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Induction heating gold

rjamjb

Jan 19, 2013
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Hi I've just started a project to extract gold from scrap electronic components using a chemical method. It is too labor demanding and costly to do on a micro scale (couple of lbs of components may give rise to 1-2 gs of gold for example) so if you are looking to get rich quick - don't follow my lead.

However, this is more an exercise for my satisfaction and to follow up, when I've a gram or two of gold power I would like to melt this into a small button. I can go down two routes 1) use mys sister's clay kiln to heat the power (and a little borax) - this should work as her kiln is hot enough, or 2) melt it in an induction heater.

2) is my preferred option if I can satisfy myself with two further things 1) the safety aspects of a home made induction heater and 2) whether I can actually melt gold in such a heater.

Question 1) Before I start, I know that gold has little magnetic resonance (but it does have some) so can an induction heater generate enogh heat in gold to melt it? (gold melts at over 1000C.

Question 2) what power draw from teh UK mains (which has approx 240V ac) would it take approx - my house is on a 100A fuse and that would seem ample but want to work it through.

Question 3) Safety safety safety - I am no newbie to electronics but this circuit has water running through copper pipes and very large powerful caps and fast switching high amp mosfets - these are BAD combinations !!! = I would like to run a thread with safety input to each stage to help others so would like any and all inputs to safety on this which I will cover in my posts also. Any initial inputs?

Russell
 

rjamjb

Jan 19, 2013
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By the way - my initial idea for a circuit contains some half bridge IGBTs which should be fast and at least 600+V and 300+A - these are very expensive from what I've looked around to see and will kill the project for me. Does anyone have an idea of any scrap/ex componentry that I could salvage these from or get at a reasonable price?
 

Arouse1973

Adam
Dec 18, 2013
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You have to note that copper melts at 1085 deg c and tin around 300. You will most likely get contamination whilst melting gold. I dont think you will melt gold in an induction heater but you might be able to melt it in an iron container which melts at about 1500 deg c or steel at 2700. But this would be very dangerous.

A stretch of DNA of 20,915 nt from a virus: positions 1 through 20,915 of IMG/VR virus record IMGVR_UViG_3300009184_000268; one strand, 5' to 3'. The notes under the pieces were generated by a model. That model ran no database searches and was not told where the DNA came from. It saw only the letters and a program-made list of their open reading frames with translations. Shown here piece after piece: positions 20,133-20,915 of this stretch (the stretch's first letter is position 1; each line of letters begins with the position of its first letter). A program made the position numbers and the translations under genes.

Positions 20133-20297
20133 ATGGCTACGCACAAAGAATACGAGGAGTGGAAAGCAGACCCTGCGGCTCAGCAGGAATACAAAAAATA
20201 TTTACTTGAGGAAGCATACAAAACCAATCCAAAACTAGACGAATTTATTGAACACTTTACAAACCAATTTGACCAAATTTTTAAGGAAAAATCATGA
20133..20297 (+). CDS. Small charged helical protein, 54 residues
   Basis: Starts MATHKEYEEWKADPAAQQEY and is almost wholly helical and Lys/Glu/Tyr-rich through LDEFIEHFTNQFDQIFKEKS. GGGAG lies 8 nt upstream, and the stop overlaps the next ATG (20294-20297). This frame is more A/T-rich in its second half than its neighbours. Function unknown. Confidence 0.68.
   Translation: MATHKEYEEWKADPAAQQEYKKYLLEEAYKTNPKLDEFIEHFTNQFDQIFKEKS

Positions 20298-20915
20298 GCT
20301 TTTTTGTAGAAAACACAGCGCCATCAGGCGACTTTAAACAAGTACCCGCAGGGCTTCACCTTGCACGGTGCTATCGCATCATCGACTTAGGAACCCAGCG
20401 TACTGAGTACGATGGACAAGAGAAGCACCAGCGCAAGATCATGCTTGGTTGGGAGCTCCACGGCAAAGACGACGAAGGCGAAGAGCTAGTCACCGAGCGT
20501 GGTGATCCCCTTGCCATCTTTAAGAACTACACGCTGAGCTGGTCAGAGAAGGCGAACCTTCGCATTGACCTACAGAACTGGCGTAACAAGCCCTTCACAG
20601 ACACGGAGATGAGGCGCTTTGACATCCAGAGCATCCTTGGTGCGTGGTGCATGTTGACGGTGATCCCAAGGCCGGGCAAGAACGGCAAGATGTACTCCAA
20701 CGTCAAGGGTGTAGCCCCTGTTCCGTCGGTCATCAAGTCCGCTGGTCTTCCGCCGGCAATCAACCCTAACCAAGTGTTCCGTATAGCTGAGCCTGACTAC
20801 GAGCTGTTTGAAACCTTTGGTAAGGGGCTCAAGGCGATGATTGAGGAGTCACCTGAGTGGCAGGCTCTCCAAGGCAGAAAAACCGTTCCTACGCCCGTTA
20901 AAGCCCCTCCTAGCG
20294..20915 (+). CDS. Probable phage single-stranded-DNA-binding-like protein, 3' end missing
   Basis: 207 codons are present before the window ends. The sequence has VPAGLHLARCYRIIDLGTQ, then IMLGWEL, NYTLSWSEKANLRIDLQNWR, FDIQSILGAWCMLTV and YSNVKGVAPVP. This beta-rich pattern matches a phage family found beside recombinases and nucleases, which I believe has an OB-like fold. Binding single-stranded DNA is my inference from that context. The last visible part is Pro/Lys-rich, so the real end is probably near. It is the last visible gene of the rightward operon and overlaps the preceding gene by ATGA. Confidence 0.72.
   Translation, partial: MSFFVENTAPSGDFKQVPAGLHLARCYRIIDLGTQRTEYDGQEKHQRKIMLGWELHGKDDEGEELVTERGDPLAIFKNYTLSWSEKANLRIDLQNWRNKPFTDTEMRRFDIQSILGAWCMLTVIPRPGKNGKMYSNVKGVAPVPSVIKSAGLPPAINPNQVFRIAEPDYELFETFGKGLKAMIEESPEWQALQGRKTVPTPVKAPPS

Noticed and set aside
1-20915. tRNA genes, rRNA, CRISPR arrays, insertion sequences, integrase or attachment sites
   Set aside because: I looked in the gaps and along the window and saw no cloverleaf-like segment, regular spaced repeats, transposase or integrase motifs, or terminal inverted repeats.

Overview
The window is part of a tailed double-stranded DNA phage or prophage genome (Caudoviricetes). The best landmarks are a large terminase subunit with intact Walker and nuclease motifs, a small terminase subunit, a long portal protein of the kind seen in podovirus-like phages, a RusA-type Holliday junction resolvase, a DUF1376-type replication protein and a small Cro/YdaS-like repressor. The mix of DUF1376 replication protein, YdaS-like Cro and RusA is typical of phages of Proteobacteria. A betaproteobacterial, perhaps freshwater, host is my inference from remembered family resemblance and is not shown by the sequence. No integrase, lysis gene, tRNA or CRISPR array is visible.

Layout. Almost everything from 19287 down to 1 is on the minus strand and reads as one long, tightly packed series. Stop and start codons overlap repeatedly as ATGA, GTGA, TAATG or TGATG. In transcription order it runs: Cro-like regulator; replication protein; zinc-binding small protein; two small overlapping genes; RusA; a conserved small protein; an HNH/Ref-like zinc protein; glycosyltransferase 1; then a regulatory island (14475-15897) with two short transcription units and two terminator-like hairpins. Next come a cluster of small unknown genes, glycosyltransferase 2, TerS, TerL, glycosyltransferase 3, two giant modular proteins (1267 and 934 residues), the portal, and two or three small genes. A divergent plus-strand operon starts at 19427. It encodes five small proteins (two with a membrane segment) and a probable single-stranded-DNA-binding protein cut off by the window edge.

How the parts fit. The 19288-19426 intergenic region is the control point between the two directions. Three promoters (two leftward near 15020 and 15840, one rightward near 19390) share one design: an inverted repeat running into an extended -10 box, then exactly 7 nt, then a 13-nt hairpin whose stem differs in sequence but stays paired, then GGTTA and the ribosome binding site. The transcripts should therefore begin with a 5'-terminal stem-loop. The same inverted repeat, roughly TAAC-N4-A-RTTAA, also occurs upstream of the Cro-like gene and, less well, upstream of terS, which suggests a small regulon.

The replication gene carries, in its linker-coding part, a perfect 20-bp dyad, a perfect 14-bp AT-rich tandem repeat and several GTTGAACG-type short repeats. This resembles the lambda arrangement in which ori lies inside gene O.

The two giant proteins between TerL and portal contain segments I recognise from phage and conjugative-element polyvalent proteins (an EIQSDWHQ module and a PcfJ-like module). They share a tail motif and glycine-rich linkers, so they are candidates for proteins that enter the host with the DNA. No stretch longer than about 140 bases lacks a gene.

Adam
 

Martaine2005

May 12, 2015
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Also, the gas or electricity cost will far out way the gold found on pcb's and connecters.
Countries that rely on this for a pitiful living use free natural sources like fire.
I wish you well in your project.
Better to buy a metal detector and sweep the beaches at sun set.
Just my honest opinion. I do!!!

Martin
 

rickselectricalprojects

Feb 1, 2015
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it would be a lot safer and cheaper just to use a blow torch. to melt metal (apart from low melting temperature metals like aluminum and tin) in an induction heater you would need a very powerful induction heater.
 

rjamjb

Jan 19, 2013
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Thanks Minder, I'd seen that, there are also some really good examples using ferric materials that will actually stay within the copper coils just due to the magetic fields. When these heat up you end up with a molten mass suspended in mid air in the middle of the coils. Quite impressive.

Arouse1973, The copper remains cooled as water is pumped through it and the material being melted does not touch the copper. I've a graphite crucible and that's what I'd hold the gold in, inside the coils. It would be really cool if the gold would suspend in the air like the ferric metals, but I fear that it is too dense and also it is not that magnetic so won't be able to suspend in that way.

I'd love to make one of these but some of the components (as I've noted above) are $100-200 each and so I fear this is too much for me to follow this up.

Regards

Russell
 

Arouse1973

Adam
Dec 18, 2013
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Hi Russell
What I was talking about was the contamination from what else was on the components. I wasn't sure where the gold was that you were planning to salvage.
Adam
 

duke37

Jan 9, 2011
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Ordinary iron or steel is magnetic at low temperature but changes phase from body centred cubic to face centered cubic as the temperature is raised and loses its magnetism. The heating effect or levitation effect is therefore greatly reduced.

This phase change can be seen if some iron wire is fixed between a couple of posts and heated by passing a current through it. As the temperature rises, the wire will expand and sag. Furthur heating will cause the phase to change and the wire will tighten.